The counterfeit pharmaceutical industry is worth around $200 billion annually, which is slightly less than the $246 billion illicit drug trade. Nanotech Security, a Sophic Capital client, has a solution successfully used in the banknote industry which is easily adaptable to prescription pills. The technology is called KolourOptik, and it is a low cost, end-user engaging, near impossible to duplicate anti-counterfeiting technology that can be applied on almost any surface including pharmaceutical pills.
Fake pharmaceutical drugs are the largest, global counterfeit market. Fake pharmaceutical drug margins are high this attracts criminal organizations who have little to fear from the lack of anti-counterfeiting laws. Fake pills are often made exploiting children and migrants, in unsanitary conditions using toxic materials, even reducing dosages to minimize costs and evading taxes.
Sadly, people will die from counterfeit drugs. Interpol estimates that up to 1 million people will die annually from counterfeit pharmaceuticals taking into consideration that 10 to 30% of all pharmaceutical drugs in circulation in the world are counterfeit. Counterfeiting IS NOT a victimless crime – especially in the fake pharmaceutical drug industry.
Let´s have a look to some numbers in different countries. In the United States, the number of new pharmaceutical drugs approved surprisingly few. From 1827 till the end of 2013, only 1,453 drugs were approved. In Nigeria, counterfeit drugs infested the market this last years. A survey found out that almost 20% of Nigerians believe they are victims of the counterfeit pharmaceutical industry. France commandeer 8.8 million counterfeit articles in 2014 (up 15.4% over 2013). Last but not least, the problem of counterfeit pharmaceuticals is especially alarming in Afghanistan. One government ministry estimates that that at least 50% of Afghanistan’s $700 to $880 million pharmaceutical import market is counterfeit.
Authoritied have limited resources to combat fake drugs. Enforcement agencies don’t have the budgets, the time, or the laws needed to combat not only fake drugs but also the counterfeit industry as a whole. Criminal organizations know this and are exploiting these deficiencies. Success is particularly easy in the developing world. Take Colombia and Venezuela, for example. “Contraband drugs is a multi-million (dollar) business that affects thousands of lives and seems to have no end in sight.”
In a more positive note, it seems that technology can stem the rise of counterfeit drugs. There are two types of technologies targeting counterfeit drugs: tracking and authentication. Tracking involves the movement of drugs through the supply chain and typically involves barcodes or radio frequency identification (RFID) for validation. Authentication is for the end user. These consist of packaging holograms, optically variable devices (like holograms but without 3D effects), and colour shifting inks and micro-taggants on packaging or film-coated tablets. Authentication technologies experiences a major weakness. There is no amount or advanced technology of anti-counterfeiting that will protect consumers. Not unless they are educated about the product’s and their anti-counterfeiting measures. Allister McCullum, a former counterfeit expert at the European Central Bank, stated that counterfeiters “aren’t interested in producing near-perfect notes that will get past bank checking machines… They just aim for something that’s good enough to fool the general public.”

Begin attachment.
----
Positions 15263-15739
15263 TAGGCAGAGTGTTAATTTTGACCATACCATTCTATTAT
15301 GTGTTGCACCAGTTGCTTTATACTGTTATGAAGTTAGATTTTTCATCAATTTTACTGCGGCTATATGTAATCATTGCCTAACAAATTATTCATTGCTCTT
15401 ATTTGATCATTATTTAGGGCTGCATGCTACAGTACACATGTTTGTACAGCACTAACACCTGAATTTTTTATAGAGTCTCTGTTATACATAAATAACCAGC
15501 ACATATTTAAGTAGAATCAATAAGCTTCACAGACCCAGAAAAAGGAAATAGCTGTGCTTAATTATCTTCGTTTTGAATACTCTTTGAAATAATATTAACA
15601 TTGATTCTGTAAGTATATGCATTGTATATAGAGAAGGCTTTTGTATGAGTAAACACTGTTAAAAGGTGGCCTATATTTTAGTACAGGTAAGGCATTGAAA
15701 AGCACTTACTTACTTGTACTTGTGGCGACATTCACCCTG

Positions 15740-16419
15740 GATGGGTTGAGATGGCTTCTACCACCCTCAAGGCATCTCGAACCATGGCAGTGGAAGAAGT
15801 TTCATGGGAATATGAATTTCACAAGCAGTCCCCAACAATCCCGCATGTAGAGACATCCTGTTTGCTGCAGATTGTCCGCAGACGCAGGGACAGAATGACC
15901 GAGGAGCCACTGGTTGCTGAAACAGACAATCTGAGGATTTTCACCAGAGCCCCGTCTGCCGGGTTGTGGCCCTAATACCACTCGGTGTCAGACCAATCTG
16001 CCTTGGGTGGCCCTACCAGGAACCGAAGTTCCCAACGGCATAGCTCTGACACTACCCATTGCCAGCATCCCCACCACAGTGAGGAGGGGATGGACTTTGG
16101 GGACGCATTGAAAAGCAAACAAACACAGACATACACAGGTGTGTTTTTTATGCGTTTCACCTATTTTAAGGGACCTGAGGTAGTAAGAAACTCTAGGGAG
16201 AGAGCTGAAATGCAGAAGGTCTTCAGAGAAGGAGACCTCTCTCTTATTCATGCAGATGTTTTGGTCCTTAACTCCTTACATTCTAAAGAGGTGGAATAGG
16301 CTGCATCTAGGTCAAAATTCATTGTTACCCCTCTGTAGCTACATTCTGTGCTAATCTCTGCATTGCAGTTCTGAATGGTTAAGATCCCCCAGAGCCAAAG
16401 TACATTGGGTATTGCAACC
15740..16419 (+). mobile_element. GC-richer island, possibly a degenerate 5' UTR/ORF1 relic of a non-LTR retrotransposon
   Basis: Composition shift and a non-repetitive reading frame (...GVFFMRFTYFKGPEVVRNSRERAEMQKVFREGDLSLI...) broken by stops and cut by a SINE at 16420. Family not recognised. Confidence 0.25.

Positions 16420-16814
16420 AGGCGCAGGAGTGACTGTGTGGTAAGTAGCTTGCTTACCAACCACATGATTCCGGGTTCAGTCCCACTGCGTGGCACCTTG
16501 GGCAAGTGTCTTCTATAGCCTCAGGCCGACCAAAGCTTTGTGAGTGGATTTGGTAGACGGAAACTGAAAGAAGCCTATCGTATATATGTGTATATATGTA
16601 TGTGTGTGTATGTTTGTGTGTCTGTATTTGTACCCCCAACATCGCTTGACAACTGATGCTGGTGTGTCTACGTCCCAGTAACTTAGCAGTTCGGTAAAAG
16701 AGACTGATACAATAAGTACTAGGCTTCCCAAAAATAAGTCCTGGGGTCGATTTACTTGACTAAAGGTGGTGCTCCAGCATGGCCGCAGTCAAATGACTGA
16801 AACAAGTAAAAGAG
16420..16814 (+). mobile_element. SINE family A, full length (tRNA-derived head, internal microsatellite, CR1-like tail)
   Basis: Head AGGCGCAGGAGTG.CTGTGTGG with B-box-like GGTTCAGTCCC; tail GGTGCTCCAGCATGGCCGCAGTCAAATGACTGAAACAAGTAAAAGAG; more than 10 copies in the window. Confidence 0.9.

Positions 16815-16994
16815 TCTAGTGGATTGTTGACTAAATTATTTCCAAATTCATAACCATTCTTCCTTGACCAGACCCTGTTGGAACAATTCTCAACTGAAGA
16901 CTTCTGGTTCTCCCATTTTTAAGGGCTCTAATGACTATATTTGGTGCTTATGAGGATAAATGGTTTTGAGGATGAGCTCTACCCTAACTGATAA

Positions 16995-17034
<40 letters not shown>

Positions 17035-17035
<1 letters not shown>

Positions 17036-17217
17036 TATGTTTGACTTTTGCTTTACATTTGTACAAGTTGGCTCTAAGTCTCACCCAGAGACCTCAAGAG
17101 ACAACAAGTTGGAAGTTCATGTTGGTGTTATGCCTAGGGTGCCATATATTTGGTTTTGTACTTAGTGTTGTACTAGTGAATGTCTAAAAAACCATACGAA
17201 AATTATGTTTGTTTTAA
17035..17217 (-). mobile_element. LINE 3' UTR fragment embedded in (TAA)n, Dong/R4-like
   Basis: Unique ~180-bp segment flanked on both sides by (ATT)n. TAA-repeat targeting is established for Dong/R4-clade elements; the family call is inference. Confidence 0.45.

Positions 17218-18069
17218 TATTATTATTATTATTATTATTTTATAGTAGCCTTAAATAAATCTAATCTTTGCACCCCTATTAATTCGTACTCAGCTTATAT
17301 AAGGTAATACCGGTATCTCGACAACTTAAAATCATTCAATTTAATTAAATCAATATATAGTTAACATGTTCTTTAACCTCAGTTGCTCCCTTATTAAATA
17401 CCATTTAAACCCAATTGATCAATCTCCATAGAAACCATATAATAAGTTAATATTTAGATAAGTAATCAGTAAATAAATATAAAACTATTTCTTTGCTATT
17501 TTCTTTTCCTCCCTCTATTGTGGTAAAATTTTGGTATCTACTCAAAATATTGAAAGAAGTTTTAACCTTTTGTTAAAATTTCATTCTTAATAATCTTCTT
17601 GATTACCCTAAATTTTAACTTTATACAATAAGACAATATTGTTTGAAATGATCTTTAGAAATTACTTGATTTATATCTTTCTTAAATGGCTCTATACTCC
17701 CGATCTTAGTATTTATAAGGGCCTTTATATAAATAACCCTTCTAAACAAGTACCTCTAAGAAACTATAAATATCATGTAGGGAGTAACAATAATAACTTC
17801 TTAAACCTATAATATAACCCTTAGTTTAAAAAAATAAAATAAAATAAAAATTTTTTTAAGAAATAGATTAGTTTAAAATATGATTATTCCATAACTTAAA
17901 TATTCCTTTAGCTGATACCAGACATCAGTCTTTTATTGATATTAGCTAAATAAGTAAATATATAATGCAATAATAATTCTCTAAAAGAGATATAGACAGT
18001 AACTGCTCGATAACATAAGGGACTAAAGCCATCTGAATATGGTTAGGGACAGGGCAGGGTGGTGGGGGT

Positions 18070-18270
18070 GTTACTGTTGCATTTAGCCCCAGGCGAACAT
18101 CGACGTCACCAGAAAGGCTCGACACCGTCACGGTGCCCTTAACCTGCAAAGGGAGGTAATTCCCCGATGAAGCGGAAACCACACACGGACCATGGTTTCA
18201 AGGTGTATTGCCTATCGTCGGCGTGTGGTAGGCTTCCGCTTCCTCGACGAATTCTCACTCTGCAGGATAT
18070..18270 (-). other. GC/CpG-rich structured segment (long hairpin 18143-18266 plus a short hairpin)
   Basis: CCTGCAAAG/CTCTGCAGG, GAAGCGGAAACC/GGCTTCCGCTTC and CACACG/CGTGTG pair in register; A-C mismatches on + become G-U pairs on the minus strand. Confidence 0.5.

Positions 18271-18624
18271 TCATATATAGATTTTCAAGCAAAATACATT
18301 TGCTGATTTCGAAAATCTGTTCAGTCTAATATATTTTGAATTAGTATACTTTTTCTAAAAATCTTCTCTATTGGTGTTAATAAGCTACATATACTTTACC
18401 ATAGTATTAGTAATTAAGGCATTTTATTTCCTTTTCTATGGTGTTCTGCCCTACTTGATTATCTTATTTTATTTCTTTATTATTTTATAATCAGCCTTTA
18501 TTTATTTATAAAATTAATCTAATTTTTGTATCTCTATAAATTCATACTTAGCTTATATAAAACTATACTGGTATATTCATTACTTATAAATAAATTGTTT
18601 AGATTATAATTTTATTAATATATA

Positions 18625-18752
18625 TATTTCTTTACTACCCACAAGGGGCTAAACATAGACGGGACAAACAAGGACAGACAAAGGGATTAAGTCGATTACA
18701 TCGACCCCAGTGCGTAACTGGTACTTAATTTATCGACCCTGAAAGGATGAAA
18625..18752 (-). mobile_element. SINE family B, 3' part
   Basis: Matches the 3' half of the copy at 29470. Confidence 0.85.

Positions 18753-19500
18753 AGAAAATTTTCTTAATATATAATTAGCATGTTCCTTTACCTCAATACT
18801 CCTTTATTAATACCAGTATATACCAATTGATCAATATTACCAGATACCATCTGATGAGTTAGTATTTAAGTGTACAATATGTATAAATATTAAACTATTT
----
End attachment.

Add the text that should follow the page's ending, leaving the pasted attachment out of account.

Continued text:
Nanotech Security (NTS:TSXV), a Sophic Capital client, has the technology that pharmaceutical companies can use to engaging doctors, pharmacists, and patients at the same time. This technology, KolourOptik, is a nanotechnology solution based upon the optical properties of the blue morpho butterfly. KolourOptik creates a grid of nano-sized holes that imitate the interaction light has with this butterfly’s wings. The outcome is the creation of vibrantly-coloured images comparable to LEDs when illuminated. At the moment, they are focused on the banknote industry, but KolourOptik can be applied to a wide range of surfaces including pills and any type of packaging. There is no additional need for dyes or pigments. Pharmaceutical companies can even embed data in the design thereby allowing all points in the supply chain to track and authenticate the drugs. KolourOptik’s is nearly impossible to duplicate. Unlike holograms, which can be peeled off, KolourOptik images are embedded into the packaging.
We can conclude from this that even with all those obstacles around the anti-counterfeiting, not enough laws, criminal organizations, uneducated consumers, etc. technology is reaching a solution and making big steps towards a less dangerous world.